July 2019
Volume 60, Issue 9
Open Access
ARVO Annual Meeting Abstract  |   July 2019
Influence of GNAQ or GNA11 mutations on HLA expression in Uveal Melanoma
Author Affiliations & Notes
  • Christiaan Weeghel
    Opthalmology, Leiden University Medical Center, Voorhout, Zuid-Holland, Netherlands
  • Annemijn Philine Annette Wierenga
    Opthalmology, Leiden University Medical Center, Voorhout, Zuid-Holland, Netherlands
  • Mieke Versluis
    Opthalmology, Leiden University Medical Center, Voorhout, Zuid-Holland, Netherlands
  • Gregorius P.M. Luyten
    Opthalmology, Leiden University Medical Center, Voorhout, Zuid-Holland, Netherlands
  • Martine J Jager
    Opthalmology, Leiden University Medical Center, Voorhout, Zuid-Holland, Netherlands
  • Footnotes
    Commercial Relationships   Christiaan Weeghel, None; Annemijn Wierenga, None; Mieke Versluis, None; Gregorius Luyten, None; Martine Jager, None
  • Footnotes
    Support  None
Investigative Ophthalmology & Visual Science July 2019, Vol.60, 739. doi:
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      Christiaan Weeghel, Annemijn Philine Annette Wierenga, Mieke Versluis, Gregorius P.M. Luyten, Martine J Jager; Influence of GNAQ or GNA11 mutations on HLA expression in Uveal Melanoma. Invest. Ophthalmol. Vis. Sci. 2019;60(9):739.

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      © ARVO (1962-2015); The Authors (2016-present)

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Abstract

Purpose : Mutations in Uveal Melanoma, such as those in the genes EIF1AX, SF3B1 and BAP1, affect prognosis, but also tumour inflammation. Especially mutations in BAP1/Monosomy 3 (M3) are associated with an inflammatory phenotype, but cases without BAP1/M3 aberration may also demonstrate an increased leukocyte influx and increased HLA expression. This study tested the hypothesis that mutations in GNA11 or GNAQ may play a role in the inflammatory response and influence progression of the disease, independent of the chromosome 3 status.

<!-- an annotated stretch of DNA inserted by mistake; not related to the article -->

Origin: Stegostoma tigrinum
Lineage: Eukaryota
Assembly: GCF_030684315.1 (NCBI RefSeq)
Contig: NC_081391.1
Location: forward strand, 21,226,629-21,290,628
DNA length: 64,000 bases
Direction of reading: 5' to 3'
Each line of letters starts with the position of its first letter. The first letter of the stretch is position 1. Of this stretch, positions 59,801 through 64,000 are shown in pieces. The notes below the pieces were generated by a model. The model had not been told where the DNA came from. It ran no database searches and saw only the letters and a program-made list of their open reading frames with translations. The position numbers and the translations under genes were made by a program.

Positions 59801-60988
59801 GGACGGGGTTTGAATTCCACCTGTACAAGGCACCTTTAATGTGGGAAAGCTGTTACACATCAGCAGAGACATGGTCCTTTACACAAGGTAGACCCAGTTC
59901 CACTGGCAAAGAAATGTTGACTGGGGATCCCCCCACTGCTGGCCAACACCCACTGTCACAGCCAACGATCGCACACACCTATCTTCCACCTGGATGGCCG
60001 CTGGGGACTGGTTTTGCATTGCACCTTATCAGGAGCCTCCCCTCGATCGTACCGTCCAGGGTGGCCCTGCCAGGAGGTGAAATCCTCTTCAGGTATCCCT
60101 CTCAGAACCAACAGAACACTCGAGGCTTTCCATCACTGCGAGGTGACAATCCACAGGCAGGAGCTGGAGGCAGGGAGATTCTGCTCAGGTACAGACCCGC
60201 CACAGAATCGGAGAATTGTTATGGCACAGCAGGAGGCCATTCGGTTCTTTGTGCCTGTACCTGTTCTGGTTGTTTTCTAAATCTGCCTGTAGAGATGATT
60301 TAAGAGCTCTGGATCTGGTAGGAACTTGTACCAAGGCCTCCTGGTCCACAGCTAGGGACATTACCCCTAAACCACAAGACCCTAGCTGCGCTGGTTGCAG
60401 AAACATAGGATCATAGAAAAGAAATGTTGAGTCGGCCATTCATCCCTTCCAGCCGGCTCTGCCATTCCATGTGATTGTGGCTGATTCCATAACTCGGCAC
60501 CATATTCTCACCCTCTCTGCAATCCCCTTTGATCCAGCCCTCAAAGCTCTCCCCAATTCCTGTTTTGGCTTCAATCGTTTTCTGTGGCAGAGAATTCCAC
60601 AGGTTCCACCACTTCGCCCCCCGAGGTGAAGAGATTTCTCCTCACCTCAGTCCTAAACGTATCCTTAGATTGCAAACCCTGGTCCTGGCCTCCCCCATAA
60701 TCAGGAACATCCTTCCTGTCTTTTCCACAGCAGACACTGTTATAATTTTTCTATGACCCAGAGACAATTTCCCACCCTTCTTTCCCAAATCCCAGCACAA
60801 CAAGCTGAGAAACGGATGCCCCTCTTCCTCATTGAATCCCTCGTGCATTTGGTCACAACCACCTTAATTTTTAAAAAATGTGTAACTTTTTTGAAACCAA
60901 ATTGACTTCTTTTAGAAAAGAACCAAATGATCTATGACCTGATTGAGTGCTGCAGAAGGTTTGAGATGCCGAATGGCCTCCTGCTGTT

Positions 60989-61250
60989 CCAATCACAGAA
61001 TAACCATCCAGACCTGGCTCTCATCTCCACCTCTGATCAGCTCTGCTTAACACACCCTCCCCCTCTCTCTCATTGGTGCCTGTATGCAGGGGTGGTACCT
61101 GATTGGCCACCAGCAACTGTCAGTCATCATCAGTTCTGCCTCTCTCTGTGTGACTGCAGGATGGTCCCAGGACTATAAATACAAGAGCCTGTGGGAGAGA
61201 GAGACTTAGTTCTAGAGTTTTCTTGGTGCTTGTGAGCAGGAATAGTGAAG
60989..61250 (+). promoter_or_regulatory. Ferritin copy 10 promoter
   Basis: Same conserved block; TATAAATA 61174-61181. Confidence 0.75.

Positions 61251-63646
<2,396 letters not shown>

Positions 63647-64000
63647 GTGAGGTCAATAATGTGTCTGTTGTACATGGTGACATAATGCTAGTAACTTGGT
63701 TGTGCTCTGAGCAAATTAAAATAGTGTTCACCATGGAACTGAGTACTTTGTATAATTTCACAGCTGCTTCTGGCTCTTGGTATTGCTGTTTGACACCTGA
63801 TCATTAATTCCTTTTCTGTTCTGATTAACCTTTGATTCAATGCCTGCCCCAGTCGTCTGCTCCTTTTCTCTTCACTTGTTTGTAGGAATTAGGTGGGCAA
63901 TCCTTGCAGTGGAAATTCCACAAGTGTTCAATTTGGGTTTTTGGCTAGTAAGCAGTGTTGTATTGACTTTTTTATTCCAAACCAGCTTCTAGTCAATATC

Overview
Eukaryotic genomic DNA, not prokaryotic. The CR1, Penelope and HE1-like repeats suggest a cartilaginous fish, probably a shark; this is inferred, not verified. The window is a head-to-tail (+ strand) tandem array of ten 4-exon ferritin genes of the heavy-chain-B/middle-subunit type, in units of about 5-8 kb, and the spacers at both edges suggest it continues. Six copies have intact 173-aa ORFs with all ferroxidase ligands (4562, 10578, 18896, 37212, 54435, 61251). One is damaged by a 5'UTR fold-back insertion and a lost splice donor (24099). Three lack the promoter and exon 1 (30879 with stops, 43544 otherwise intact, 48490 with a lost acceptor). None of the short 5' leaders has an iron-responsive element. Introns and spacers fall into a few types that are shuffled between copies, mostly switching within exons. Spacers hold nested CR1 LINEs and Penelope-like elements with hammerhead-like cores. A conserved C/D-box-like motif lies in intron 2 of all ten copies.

Methods : We analysed the data of 59 patients from the LUMC, The Netherlands. Clinical and pathological parameters were determined after enucleation. The type of GNAQ/11 mutation was analysed using ddPCR, chromosome aberrations by SNP analysis, and HLA expression by Illumina PCR. M3 tumours were analysed separately from Disomy 3 (D3) tumours. We analysed the following group sizes: D3+GNA11: n=9, D3+GNAQ n=12, M3+GNA11 n=23, M3+GNAQ n=15. D3+Q209L n=15, D3+Q209P n=6, M3+Q209L n=27 and M3+Q209P n=11.

Results : Comparing the GNAQ-mutated D3 tumours with mutated GNA11-D3 tumours yielded no significant differences in histopathological characteristics. This was the case for the comparison between the GNAQ/GNA11-M3 tumours as well. When comparing the Q209L mutations with Q209P mutations in M3 tumours, a higher mitotic count was found in Q209P/M3 tumours (p=0.007). No significant differences were found between the Q209P/Q209L-D3 groups. KM-curves between the patients of the different groups were not significantly different. Expression of HLA Class I antigens did not differ between tumours with GNAQ or GNA11 mutations, or between Q209P/Q209L mutations. The only significant difference in HLA Class I expression came from the difference between M3 and D3 tumours.

Conclusions : The type of mutation (Q209P/Q209L) and location of mutation (GNA11/GNAQ) did not have a significant effect on HLA Class I expression or survival, which was opposite to our hypothesis. These early mutations therefore do not explain the difference in inflammation or development of the disease between tumours that share the same chromosome 3 status.

This abstract was presented at the 2019 ARVO Annual Meeting, held in Vancouver, Canada, April 28 - May 2, 2019.

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